Ok thanks, it has been so long since i bought the booster and master cylinder setup that I cant even remember what kind of car the master cylinder is from. For some reason I thought it was the old corvette style but since my setup is disc/drum maybe it was from a mustang? Is there a quick way to tell which master it is? Would I have a problem running the rear drum brakes along with a master cylinder that is meant for 4 wheel disc brakes? Thanks
A MC for disc/drum will have different size resivrors for fluid.
Go back to mp brakes and order their catalog . The best 5 bucks u can spend. They will show you exactly what to do/need.
http://www.mpbrakes.com/uploads/docu...rumdiagram.pdf
This is just 1 of their many helpful pages of info for you.
Search under tech support for more articles. You can also call for tech suppoert
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Old 08-19-2012, 09:25 AM
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Corvette M/C's were available in disc/disc, disc/drum and drum/drum versions.

Vince
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Old 08-21-2012, 05:29 PM
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Another source for lines is InLine Tube. The kit I used in my '68 Nova was bent and fit perfectly, they will also put together a system of lines, in my case lines and splitters to adapt rear discs to a narrowed FAB-9 housing.
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Old 09-11-2012, 07:27 AM
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Plumbing brake lines

You don't say what kind of car you are working on. If it is a GM the size of the piston on the master cylinder matters. On a manual disc/drum system it uses the 1" piston. On power assist it uses a 1 1/8 piston. Make sure you get the right proportioning valve for disc/drum setup not disc/disc. If there is a line kit for your car it would save time and labor. There are so many different size fittings used. Check out some of the companies mentioned in prior post. I have used Classic Performance Disc Brake, Steering and Suspension Products for classic Chevy and Ford cars and trucks for my 1967 Camaro disc conversion and my nephew just used Inline Tube Inline tube The brake plumbing experts for his 1972 Trans Am with all aftermarket brakes.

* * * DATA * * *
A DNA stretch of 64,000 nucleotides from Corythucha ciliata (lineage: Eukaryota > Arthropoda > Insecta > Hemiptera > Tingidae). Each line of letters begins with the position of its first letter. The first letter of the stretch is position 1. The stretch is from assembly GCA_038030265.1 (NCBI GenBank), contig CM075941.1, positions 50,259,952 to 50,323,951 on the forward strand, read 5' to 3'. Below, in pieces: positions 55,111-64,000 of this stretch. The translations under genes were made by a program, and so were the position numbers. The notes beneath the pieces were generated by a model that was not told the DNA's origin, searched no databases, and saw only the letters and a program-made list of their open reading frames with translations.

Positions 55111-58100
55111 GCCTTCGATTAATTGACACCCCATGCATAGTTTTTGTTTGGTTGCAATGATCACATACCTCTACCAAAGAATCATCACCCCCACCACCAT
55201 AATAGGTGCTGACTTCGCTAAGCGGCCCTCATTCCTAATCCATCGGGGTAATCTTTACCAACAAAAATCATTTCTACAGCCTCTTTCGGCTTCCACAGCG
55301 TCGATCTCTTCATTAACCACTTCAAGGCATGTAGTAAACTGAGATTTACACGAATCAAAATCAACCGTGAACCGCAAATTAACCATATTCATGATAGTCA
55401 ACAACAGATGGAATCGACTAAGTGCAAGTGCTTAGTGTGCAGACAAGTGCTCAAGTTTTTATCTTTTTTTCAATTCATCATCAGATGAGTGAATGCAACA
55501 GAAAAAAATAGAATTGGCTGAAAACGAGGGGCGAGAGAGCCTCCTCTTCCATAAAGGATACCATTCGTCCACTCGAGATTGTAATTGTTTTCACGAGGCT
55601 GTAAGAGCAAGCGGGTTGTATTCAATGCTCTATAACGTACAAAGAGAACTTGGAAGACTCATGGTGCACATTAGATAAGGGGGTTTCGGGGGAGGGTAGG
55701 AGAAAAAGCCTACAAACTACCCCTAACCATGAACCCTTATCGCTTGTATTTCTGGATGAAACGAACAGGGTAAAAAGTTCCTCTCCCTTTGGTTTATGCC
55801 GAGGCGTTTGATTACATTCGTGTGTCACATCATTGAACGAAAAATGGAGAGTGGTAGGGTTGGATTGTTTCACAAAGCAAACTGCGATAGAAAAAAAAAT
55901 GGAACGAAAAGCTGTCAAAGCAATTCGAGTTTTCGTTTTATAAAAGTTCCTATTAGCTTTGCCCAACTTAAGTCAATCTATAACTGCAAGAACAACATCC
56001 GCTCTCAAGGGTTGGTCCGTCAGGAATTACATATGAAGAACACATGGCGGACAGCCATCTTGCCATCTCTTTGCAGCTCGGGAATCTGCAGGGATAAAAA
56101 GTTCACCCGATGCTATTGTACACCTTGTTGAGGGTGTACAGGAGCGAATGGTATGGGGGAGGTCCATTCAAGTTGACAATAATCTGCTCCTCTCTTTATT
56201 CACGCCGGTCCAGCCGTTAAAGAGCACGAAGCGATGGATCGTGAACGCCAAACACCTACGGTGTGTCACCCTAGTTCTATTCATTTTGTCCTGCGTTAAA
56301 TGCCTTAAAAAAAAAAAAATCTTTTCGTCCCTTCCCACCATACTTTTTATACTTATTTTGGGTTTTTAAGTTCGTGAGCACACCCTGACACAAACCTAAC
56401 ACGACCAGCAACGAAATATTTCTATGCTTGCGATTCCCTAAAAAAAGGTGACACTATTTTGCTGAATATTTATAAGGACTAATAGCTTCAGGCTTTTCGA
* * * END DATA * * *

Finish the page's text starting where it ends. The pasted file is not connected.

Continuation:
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Old 09-11-2012, 07:48 AM
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Napa !

When My son did the brakes on his 22 Dodge lakester He used String and masking tape to do the layout and labeled each string. then took the old caliper hoses and the Master cylinder to the Local Napa store. The owner knew where all the fittings were, how to find longer caliper hoses. and I think he only spent $ 30 for everything, When I Did My first T bucket I hauled it on a trailer to a shop that did Hydralic systems, They sorted out all the pieces I needed, When I built a Corvair powered dunebuggy with Vair rear sus parts I had the Hyd shop Make a line that was VW on one end and Corvair on the other, easier than finding adaptor fittings.